The Internet is abuzz with chatter that this, the tablet in the pic above, is the Xoom 2. It’s featured in a new Verizon ad (embedded after the link) and while it lacks any branding besides the large Verizon logo on the back, it at least looks like a Xoom. It has the same matte black color scheme, contured back and, as Droid-Life points out, the same unique speaker found on the Xoom. But please-oh-please do not let it be the Xoom 2. Or rather, please don’t release the damn thing anytime soon.
The original Xoom started slowly rolling out back in late February. It was supposed to be the ultimate Honeycomb tablet — a sort of Nexus product. But it isn’t and the sales reflected that. It’s stupid expensive, hard to hold, lacks a USB host port and functional microSD card slot. Then there’s Honeycomb, which isn’t exactly fully cooked even now thanks to the lack of apps. It only makes sense that Verizon and Motorola would want to quickly recover from the Xoom disaster, but launching the Xoom 2 anytime soon would do just the opposite.
People bought the Xoom. Sure, the tablet didn’t see iPad sort of sales numbers, but first adopters clamored to the expensive tablet. These dedicated buyers then took to the interwebs to defend their purchase as a steady stream of negative press rolled out concerning the Xoom. You do not want to piss off first adopters by releasing a new and improved Xoom this soon after marketing the original as the best thing since the StarTAC.
Motorola made their honeycomb candy and now they have to eat it. It’s their responsibility to the buyers to support the damn device. Of course, it’s also their responsibility to be a profitable company and have a solid product pipeline. The Xoom 2 better be in development. I’m not saying it shouldn’t. However, seeing how there isn’t a significant update in Android 3.x since the Xoom was released, a Xoom 2 would simply be a hardware update to address the criticisms of the original model. Support the original instead.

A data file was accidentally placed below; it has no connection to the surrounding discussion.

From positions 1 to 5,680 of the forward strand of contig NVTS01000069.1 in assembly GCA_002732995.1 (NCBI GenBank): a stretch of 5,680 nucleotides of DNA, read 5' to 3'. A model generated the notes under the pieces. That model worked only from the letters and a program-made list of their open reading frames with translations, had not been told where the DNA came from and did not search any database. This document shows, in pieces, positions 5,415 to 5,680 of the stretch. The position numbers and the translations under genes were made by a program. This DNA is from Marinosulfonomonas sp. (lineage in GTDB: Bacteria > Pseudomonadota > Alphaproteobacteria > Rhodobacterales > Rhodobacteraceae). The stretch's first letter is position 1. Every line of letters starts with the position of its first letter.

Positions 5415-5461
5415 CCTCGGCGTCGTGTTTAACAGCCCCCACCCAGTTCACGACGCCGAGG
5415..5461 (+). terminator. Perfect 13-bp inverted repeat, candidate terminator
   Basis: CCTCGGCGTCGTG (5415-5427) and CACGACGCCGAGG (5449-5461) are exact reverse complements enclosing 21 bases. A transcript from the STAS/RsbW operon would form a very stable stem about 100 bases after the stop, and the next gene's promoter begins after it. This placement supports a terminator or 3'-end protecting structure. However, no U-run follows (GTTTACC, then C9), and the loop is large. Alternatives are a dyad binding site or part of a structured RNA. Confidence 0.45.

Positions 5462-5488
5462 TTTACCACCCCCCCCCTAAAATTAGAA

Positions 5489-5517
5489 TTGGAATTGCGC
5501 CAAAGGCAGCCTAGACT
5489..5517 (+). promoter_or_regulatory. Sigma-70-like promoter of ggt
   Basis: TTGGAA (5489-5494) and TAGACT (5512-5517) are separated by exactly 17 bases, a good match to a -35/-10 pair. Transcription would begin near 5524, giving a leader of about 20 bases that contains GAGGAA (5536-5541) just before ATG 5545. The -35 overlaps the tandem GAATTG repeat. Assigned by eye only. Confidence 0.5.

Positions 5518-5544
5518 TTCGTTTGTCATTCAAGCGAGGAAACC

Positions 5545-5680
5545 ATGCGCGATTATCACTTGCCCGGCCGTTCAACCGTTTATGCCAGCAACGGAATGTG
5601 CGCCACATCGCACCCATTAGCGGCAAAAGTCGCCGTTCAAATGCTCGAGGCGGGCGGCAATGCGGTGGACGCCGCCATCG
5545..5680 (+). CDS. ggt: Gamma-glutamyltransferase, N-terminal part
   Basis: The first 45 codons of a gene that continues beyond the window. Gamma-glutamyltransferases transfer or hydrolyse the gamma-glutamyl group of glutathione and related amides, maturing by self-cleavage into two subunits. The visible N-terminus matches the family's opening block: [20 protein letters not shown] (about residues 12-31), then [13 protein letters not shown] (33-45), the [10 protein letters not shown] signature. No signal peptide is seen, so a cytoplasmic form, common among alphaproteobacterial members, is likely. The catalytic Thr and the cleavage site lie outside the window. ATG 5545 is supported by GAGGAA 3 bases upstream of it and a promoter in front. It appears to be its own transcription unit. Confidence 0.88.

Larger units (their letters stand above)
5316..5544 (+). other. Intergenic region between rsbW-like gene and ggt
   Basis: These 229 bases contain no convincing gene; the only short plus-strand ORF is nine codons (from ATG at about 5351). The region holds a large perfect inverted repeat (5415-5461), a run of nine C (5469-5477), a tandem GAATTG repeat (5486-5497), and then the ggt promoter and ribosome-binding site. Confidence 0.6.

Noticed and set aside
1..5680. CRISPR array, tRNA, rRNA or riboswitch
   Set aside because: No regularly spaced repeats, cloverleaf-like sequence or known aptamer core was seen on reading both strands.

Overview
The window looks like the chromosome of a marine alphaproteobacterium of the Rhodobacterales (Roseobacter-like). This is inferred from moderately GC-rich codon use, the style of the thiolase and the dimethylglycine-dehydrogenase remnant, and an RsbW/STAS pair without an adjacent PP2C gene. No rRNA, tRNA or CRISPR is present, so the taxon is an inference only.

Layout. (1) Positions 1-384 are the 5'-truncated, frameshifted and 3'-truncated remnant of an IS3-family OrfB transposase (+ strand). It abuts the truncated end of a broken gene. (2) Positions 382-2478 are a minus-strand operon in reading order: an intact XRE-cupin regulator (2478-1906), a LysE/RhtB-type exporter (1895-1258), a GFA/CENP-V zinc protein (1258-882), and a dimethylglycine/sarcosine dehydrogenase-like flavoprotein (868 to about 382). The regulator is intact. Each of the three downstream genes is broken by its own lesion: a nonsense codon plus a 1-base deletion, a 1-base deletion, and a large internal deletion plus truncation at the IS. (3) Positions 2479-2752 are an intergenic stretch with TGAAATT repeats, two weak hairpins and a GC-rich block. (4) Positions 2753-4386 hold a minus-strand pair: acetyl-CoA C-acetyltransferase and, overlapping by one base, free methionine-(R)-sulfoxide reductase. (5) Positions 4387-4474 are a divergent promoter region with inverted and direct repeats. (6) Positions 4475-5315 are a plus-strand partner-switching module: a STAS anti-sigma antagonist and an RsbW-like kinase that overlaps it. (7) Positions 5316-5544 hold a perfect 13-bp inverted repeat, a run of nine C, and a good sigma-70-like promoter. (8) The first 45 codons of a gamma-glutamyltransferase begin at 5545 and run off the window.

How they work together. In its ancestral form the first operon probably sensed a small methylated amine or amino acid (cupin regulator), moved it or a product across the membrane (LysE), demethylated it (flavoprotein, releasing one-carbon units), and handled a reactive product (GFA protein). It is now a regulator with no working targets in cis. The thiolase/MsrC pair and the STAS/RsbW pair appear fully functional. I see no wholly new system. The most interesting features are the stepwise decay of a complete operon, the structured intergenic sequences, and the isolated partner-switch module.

The main sticking point on the original Xoom was, and still is, the price. It’s just too expensive but that seems like an easy fix. Motorola priced it to compete with the iPad, not other Honeycomb tablets. It was of course the original Honeycomb tablet and the first with an official MSRP. However, Motorola has yet to react to the lower price of the recently-launched Honeycomb tablets and officially drop the price on the tablet, although it can constantly be found in warehouse stores and online discount retailers for less.
Enough venting. Motorola doesn’t need a new Xoom. They need to drop the price of the original and support it with a simple marketing campaign. I still don’t see how anyone besides those like us would understand the deeper meaning of the Xoom’s Super Bowl ad spot.